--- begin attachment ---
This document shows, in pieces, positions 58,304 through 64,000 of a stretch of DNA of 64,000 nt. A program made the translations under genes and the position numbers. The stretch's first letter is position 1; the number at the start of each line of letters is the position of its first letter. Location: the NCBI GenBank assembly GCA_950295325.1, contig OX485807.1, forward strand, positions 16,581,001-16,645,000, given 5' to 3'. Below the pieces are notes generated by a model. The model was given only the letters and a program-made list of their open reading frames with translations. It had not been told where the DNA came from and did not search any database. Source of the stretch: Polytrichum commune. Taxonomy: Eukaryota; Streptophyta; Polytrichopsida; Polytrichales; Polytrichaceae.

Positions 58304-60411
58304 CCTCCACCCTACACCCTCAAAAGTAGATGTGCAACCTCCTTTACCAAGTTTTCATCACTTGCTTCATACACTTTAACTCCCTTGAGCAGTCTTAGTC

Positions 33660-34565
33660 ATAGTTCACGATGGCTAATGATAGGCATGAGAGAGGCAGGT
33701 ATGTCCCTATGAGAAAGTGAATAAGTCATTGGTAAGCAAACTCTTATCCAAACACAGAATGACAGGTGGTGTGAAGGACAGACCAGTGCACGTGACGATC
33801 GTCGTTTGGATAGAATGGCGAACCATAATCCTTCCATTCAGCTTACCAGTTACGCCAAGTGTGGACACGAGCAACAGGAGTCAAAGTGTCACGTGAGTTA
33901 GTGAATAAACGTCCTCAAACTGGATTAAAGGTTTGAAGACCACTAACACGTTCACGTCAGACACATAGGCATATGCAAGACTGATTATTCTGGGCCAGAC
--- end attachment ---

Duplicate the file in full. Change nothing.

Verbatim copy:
This document shows, in pieces, positions 58,304 through 64,000 of a stretch of DNA of 64,000 nt. A program made the translations under genes and the position numbers. The stretch's first letter is position 1; the number at the start of each line of letters is the position of its first letter. Location: the NCBI GenBank assembly GCA_950295325.1, contig OX485807.1, forward strand, positions 16,581,001-16,645,000, given 5' to 3'. Below the pieces are notes generated by a model. The model was given only the letters and a program-made list of their open reading frames with translations. It had not been told where the DNA came from and did not search any database. Source of the stretch: Polytrichum commune. Taxonomy: Eukaryota; Streptophyta; Polytrichopsida; Polytrichales; Polytrichaceae.

Positions 58304-60411
58304 CCTCCACCCTACACCCTCAAAAGTAGATGTGCAACCTCCTTTACCAAGTTTTCATCACTTGCTTCATACACTTTAACTCCCTTGAGCAGTCTTAGTC

Positions 33660-34565
33660 ATAGTTCACGATGGCTAATGATAGGCATGAGAGAGGCAGGT
33701 ATGTCCCTATGAGAAAGTGAATAAGTCATTGGTAAGCAAACTCTTATCCAAACACAGAATGACAGGTGGTGTGAAGGACAGACCAGTGCACGTGACGATC
33801 GTCGTTTGGATAGAATGGCGAACCATAATCCTTCCATTCAGCTTACCAGTTACGCCAAGTGTGGACACGAGCAACAGGAGTCAAAGTGTCACGTGAGTTA
33901 GTGAATAAACGTCCTCAAACTGGATTAAAGGTTTGAAGACCACTAACACGTTCACGTCAGACACATAGGCATATGCAAGACTGATTATTCTGGGCCAGAC